7.6 As noted earlier, it is also clear that there is a significant difference between the nature of the obligation which Irish law would impose to practice “in conjunction with” an Irish-qualified lawyer (assuming that the imposition of such an obligation is permissible), on the one hand, in contrast to the undoubtedly more onerous obligations which rested on a person representing a client in proceedings before the German courts at the time of Commission v. Germany. None of the specific obligations imposed by German law, which were the subject of adverse findings of the Court of Justice in Commission v. Germany, would apply in Ireland in the event that an obligation to practice “in conjunction with” can be imposed. As noted earlier, the only obligation would be that there would be an Irish-qualified lawyer identified who would be available to be of assistance to the lawyer exercising rights under the Lawyers’ Services Directive should that lawyer require help in relation to matters of national law, national practice and procedure or ethical rules. As the visiting lawyer would be required, in accordance with Irish ethical rules, to familiarise themselves with any issues of national law relevant to the proceedings and to draw the Court’s attention to any such matters even if unfavourable to their client’s case, it would follow that the visiting lawyer would, as a matter of ethics, be required to consult with an Irish-qualified lawyer in respect of such matters in the event that they entertained any doubt about any such matters relevant to the case.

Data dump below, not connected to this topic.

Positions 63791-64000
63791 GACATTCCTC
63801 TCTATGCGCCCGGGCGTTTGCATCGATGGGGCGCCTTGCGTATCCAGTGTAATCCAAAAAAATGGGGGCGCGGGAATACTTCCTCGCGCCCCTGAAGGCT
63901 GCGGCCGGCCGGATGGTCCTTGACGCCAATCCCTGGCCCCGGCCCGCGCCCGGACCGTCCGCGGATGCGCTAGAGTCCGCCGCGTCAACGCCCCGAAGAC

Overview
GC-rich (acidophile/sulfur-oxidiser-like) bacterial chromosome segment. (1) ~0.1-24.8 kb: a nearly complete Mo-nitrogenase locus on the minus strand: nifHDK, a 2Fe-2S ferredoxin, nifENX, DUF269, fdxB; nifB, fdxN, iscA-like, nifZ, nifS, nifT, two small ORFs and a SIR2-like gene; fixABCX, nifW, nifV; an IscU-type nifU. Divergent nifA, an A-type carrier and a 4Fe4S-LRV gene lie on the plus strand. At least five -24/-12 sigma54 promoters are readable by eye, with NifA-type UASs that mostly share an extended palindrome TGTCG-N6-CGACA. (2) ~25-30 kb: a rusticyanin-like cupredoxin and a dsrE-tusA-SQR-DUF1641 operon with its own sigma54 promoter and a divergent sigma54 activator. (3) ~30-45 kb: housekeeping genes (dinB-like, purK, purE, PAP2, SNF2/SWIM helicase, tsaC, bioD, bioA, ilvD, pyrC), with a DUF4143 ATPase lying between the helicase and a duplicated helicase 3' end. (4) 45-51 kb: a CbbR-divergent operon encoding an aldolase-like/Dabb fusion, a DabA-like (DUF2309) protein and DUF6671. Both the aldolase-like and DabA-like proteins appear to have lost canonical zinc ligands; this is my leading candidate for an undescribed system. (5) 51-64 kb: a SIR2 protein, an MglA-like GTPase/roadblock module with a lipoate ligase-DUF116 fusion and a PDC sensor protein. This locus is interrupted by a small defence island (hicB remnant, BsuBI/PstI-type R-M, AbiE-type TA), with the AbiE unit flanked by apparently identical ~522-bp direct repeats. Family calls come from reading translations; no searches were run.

7.7 In addition, it should be noted that Ireland operates a system where the norm is that a party may recover the full costs of representation in legal proceedings where that party is successful. It thus follows that, ordinarily, a visiting lawyer representing a successful party in proceedings will be able in practice to recover their full costs (assessed on the basis of prevailing market rates) from the losing party. While the primary obligation to pay a lawyer rests on the party whom the lawyer represents and while the order for costs requires the losing party to reimburse the successful party in respect of reasonable costs paid or owed to that party’s lawyers, the fact that it is possible to recover full costs against a defendant or respondent who is able to pay frequently provides a practical means of payment to a lawyer. Such measures are not available to a self-represented litigant who only can recover expenses incurred in self-representation. Thus the ability to be recognised as a lawyer formally on record for a party in Irish proceedings carries with it benefits beyond the exercise of the right of audience, for it may have significant financial consequences as well.